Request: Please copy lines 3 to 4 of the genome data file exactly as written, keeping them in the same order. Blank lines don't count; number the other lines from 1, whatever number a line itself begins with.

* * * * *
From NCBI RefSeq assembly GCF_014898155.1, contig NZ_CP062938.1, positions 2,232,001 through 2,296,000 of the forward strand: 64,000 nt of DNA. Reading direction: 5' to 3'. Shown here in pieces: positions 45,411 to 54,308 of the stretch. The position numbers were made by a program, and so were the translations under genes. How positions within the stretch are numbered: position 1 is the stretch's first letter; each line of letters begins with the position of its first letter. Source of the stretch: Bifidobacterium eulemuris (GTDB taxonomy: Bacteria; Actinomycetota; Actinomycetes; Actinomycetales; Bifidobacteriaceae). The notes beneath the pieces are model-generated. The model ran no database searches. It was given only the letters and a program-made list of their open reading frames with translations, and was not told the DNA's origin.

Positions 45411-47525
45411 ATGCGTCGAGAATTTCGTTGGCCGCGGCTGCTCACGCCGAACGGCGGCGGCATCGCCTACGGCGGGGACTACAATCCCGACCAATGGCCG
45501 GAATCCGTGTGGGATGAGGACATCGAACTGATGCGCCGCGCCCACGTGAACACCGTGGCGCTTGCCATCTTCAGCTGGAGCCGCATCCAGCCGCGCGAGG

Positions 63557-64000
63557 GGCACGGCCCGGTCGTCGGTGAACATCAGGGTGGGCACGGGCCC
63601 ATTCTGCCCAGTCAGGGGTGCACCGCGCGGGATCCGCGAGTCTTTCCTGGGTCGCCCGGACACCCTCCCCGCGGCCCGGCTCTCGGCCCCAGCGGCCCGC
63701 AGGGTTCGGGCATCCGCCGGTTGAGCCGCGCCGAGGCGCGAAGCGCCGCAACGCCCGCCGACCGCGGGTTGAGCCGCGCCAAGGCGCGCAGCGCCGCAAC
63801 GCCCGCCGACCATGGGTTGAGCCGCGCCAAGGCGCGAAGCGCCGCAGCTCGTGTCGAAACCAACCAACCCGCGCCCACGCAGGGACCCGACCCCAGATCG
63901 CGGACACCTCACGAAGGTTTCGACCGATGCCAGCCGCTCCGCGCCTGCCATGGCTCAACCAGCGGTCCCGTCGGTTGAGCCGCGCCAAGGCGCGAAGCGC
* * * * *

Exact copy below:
45411 ATGCGTCGAGAATTTCGTTGGCCGCGGCTGCTCACGCCGAACGGCGGCGGCATCGCCTACGGCGGGGACTACAATCCCGACCAATGGCCG
45501 GAATCCGTGTGGGATGAGGACATCGAACTGATGCGCCGCGCCCACGTGAACACCGTGGCGCTTGCCATCTTCAGCTGGAGCCGCATCCAGCCGCGCGAGG